Researchers at the Indian Institute of Technology Mandi in collaboration with PGMIER Chandigarh have proposed and developed a simple, portable and cost-effective device to detect and diagnose stroke caused by impaired blood flow to the brain.
They has designed and developed a small wearable device that makes use of Near Infrared Spectroscopy to detect ischemic stroke. In this device, a near-infrared light emitting diode (NIRS LED) emits light in the range of 650 nm to 950 nm. This light interacts with the coloured components of the blood like hemoglobin and provides information on blood characteristics such as regional oxygen saturation, regional oxygen consumption, and regional blood volume index.”
The IIT Mandi team performed studies measuring the bio-markers under ischemic conditions at the forearm and at the frontal lobe of the brain. The researchers also validated their detector prototype through experimental occlusion of the forearm and evoked ischemic stroke at the frontal lobe, and found excellent diagnostic potential. Dalchand Ahirwar, research scholar, IIT Mandi, added, “A combined matrix of this information reflects the temporal dynamics of blood haemoglobin, which can help in identifying impaired or abnormal blood flow conditions at a local tissue. The biomarkers that we have used to study ischemic conditions are oxygen saturation, regional oxygen consumption and regional blood volume index that could better predict ischemic conditions than other techniques.”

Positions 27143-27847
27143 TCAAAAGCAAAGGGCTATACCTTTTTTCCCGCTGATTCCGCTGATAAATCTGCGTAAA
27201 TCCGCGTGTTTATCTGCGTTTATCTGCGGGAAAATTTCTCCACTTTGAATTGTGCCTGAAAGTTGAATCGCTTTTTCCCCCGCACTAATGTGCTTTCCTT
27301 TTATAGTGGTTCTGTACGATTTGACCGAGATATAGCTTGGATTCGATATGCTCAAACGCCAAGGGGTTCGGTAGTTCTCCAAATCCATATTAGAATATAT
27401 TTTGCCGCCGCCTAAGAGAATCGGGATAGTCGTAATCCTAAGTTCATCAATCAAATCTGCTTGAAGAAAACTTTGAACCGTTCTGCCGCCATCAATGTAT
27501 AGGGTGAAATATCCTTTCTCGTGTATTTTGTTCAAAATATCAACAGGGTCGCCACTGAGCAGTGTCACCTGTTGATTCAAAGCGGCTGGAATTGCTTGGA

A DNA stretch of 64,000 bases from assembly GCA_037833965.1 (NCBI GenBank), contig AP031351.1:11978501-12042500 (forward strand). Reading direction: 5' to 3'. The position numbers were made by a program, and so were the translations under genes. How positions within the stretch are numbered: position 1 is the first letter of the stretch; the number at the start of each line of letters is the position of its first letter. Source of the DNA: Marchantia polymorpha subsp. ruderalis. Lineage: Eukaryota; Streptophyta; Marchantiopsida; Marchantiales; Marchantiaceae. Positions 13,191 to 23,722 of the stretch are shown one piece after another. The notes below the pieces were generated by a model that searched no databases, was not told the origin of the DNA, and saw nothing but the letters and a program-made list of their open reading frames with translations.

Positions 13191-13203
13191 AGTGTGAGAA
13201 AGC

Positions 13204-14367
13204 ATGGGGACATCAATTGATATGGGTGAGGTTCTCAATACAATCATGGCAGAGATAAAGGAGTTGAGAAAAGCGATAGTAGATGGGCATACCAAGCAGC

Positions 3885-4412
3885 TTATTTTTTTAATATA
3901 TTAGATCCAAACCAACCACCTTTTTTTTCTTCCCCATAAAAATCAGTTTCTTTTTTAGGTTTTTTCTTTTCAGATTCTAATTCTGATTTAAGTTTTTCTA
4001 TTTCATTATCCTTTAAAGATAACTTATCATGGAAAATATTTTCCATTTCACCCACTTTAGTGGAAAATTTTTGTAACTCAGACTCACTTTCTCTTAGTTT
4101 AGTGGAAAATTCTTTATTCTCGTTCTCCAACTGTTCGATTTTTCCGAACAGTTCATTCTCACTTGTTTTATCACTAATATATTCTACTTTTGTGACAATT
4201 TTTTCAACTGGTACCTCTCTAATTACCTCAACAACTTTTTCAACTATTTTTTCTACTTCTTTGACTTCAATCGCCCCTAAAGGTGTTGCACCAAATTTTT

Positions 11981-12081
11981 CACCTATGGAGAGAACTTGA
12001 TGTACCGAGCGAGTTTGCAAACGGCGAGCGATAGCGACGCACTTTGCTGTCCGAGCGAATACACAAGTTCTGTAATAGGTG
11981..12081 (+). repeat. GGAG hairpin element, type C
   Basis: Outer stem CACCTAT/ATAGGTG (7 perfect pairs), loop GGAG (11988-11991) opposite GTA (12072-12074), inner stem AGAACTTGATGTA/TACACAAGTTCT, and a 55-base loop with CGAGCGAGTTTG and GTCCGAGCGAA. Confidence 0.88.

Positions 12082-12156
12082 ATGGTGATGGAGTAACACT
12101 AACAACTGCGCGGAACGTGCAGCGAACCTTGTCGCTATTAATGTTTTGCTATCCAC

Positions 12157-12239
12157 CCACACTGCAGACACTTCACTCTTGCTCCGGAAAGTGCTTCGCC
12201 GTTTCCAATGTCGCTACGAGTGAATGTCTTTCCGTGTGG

A research paper describing the device and its operation was recently published in IEEE Sensors Journal. The paper was co-authored by Dr Shubhajit Roy Chowdhury, Associate Professor, School of Computing and Electrical Engineering, IIT Mandi, and his student Mr. Dalchand Ahirwar along with Dr Dheeraj Khurana, Post Graduate Institute for Medical Education and Research, Chandigarh.
Ischemic stroke caused by the insufficient or interrupted blood supply to part of the brain affects one of every 500 Indians every year. Surveys have shown that around 10% to 15% of all strokes affect people below 40 years of age. The efficient management and treatment of stroke depend upon early identification and diagnosis. Currently, magnetic resonance imaging (MRI) and computer tomography (CT) techniques are considered the gold standard for ischemic stroke detection. While these are indeed reliable methods, they require considerable infrastructure and high cost, and are inaccessible to many communities in India – there is only one MRI service for every 1 million people in the country.
Dr Shubhajit Roy Chowdhury, Associate Professor, IIT Mandi, said, “We are working towards finding a low-cost diagnostic technique to precisely detect ischemic stroke at the point of care so that such tests can be used in rural, poor and remote areas”
The development reported by the IIT Mandi team will help in enhancing access to stroke diagnosis throughout the country.